Post Glastonbury and just ahead of Noisily Festival, I did and interview with Festicket talking Kickstarter, online journalism, Desert Island Discs and Alan Partridge. Here it is…
We loved the Kickstarter campaign you did for a mix compilation. How was the experience and do you see such platforms playing a key part in the future of the music industry?
It was hard work but very rewarding. I’d done over 30 mix compilations previously so the process was becoming a bit repetitive, so to do something that really took me out of my comfort zone and put a fresh spin on things was really exciting. I hadn’t really calculated how long it would take me to make good on all the pledges though, it took almost 2 years to get around to everyone! But I would highly recommend it to other artists. With the direct connection now between artists and fans following the rise of social media, it opens up all sorts of new possibilities.
The top reward was a private DJ set. Did many people take you up on that?
I did 6 in all and they were one of the best things about the whole project. You never really know what situation you’re putting yourself into with something like that. I had visions of the I’m Alan Partridge Mentalist episode! haha! But everyone was lovely and we had some memorable nights together. There’s nothing like a good house party!
In the past, magazines such as NME and Mixmag were one of the primary means of discovering new music, and the figurative “pens” were regarded as sacred. Nowadays, anyone with a Twitter profile can give their opinion. As a former editor of Mixmag, do you think this current setup better serves the public?
Well an opinion is just an opinion and as Pete Waterman famously said, “they’re just like arseholes, everyone’s got one!”. Not everyone is equipped to be a journalist much as they’d like to think they are. Much like there’s so many making music these days too. The digital revolution had democratised many trades. And with that, you might discover new talent that formerly may never have had the chance to develop their skills. Becoming a music journalist 20 years ago was not easy if you lived outside London or Manchester. But the other side of the coin, there are so many outlets now and many people who are really not particularly good at writing, who wouldn’t have made the grade previously, can now get published. Well, online at least. There’s no editor on the net!
And does the print press still have an important part to play?
Yes, of course, for now at least anyway. But all the print media have an online presence too these days so how long printed media will last is anybody’s guess.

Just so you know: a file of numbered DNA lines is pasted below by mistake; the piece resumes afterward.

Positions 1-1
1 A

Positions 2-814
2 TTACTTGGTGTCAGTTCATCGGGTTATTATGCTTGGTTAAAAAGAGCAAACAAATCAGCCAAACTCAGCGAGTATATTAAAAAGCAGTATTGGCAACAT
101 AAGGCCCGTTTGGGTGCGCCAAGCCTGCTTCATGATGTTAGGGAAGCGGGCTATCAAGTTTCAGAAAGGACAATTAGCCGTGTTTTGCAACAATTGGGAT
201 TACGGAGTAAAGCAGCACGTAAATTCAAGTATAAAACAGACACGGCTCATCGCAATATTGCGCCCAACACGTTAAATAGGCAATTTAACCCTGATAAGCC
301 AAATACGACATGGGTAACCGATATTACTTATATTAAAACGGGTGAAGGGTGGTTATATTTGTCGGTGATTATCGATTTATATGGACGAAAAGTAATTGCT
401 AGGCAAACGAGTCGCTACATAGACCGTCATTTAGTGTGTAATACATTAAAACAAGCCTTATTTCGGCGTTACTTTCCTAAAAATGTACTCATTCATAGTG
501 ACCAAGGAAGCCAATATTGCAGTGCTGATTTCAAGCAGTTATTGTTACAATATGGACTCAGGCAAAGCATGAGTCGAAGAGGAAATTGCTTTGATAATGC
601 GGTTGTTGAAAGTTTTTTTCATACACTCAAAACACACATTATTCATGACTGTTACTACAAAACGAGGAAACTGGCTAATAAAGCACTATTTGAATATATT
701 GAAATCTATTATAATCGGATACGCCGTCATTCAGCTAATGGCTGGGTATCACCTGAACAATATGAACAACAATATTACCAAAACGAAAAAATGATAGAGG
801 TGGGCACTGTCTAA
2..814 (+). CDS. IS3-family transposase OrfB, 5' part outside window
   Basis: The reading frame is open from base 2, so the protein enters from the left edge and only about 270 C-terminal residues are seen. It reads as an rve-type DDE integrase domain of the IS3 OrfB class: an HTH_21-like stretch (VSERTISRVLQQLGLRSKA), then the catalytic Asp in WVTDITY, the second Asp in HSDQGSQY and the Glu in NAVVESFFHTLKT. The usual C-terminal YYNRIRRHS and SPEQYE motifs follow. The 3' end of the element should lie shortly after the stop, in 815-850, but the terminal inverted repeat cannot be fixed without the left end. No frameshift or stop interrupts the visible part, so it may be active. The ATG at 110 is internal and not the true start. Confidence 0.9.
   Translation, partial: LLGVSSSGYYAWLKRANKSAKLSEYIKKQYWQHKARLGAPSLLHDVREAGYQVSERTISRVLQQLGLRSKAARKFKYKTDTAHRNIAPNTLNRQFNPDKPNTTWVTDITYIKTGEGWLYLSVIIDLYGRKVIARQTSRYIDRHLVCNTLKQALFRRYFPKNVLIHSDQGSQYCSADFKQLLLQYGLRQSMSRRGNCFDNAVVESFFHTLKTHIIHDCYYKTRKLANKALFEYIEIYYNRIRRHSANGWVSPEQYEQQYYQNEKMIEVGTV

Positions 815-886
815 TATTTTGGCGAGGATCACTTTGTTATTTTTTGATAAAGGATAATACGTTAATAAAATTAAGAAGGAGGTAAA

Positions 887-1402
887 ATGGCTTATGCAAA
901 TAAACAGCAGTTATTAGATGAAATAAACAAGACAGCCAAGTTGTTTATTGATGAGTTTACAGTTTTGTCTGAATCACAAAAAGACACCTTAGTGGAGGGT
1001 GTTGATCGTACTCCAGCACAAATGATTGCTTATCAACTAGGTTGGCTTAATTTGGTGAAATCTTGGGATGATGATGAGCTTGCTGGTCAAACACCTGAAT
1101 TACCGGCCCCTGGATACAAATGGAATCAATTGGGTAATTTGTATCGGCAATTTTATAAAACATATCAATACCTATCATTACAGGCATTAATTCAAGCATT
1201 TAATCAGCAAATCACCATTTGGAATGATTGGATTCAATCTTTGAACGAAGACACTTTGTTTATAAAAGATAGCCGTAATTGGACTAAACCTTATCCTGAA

Your current label Selador Recordings seems to be going really well. Do you have any exciting projects and releases coming up that we should look out for?
Yes, it’s going incredibly well right now. We’re into our fourth year and we’ve been steadily growing but things seem to have really gone up a level in the last few months. We’ve already done a night at Watergate in Berlin and this summer are doing 3 dates at Space Ibiza on a Sunday so we’ve been joking that maybe we should quit now while we’re winning! But we take a great deal of pride in our releases and put a lot of time and effort into every one. Artists wise we’ve had releases and remixes this year from D-Nox & Beckers, Reset Robot, Third Son, Several Definitions, Tim Engelhardt, Victor Ruiz, Gorge, Kevin Over, Florian Kruse, Quivver and Roy Rosenfeld to name just a few. So we’re either doing something right or we’ve mastered the art of getting a way with it!
You’ve worked with and remixed some pretty big names across a variety of genres, from Kylie Minogue to David Bowie. Would you say that reflects your diverse music taste?
I like to think I’ve got an open mind to all kinds of music. The old cliche of there’s only two kinds of music, good or bad, still rings true for me. There’s good Techno and bad Techno. Good R&B and bad R&B. My favourite things this year range from DJ Shadow’s ’Nobody Speak’ to David Bowie’s ‘Can’t Give Everything Away’, Underworld’s ‘If Rah’ to Anohni’s ‘Drone Bomb Me’ and Cassius’ Action’ to James Blake’s ‘Radio Silence’ so I do try not to get tunnel vision by listening to too much four on the floor club music.
Right, tough one: what 3 albums would you take if you were to be stranded on a desert island?
Ha! That’s a quaint old question. Wouldn’t I just take one big playlist full of all my favourite tracks on an iPhone these days? But if you insist, I’ll go with Prince ’Sign Of Times’, Massive Attack ‘Blue Lines’ and Blondie’s ‘Parallel Lines’. Although that does change on a weekly basis so it really depends on the timing.
You’re playing Noisily Festival this July. For a man who’s played in over 70 countries, how do you think the British crowd differs from abroad?
I see more similarities in crowds than I see differences to be honest. The basic premise of people going out to listen to electronic music, let loose and enjoy themselves is the common theme that binds us altogether. Although after having just got back from Glastonbury this weekend, I can testify that the British can cope with rain and mud better than any other nation. It resembled a war zone at times but that wasn’t going to get in the way of everyone having a brilliant time.
Who else on the lineup do you think we should definitely catch?
Selador artists D Nox & Beckers, Just Her and Third Son are high on the list. As are Anna, Patrice Baumel & Solee. It really is a top, top line up.
And what does the future hold for Dave Seaman?
My new single for Selador will be called ’Nightfalls’ out in August just in time for my second trip to Burning Man Festival in the US which I’m very much looking forward to. I’ve also signed a couple of tracks to Yousef’s Carioca label which should be out early autumn hopefully. I’ve also done a remix that I’m really proud of for a legendary electronic band. Can’t say much right no but watch this space!More news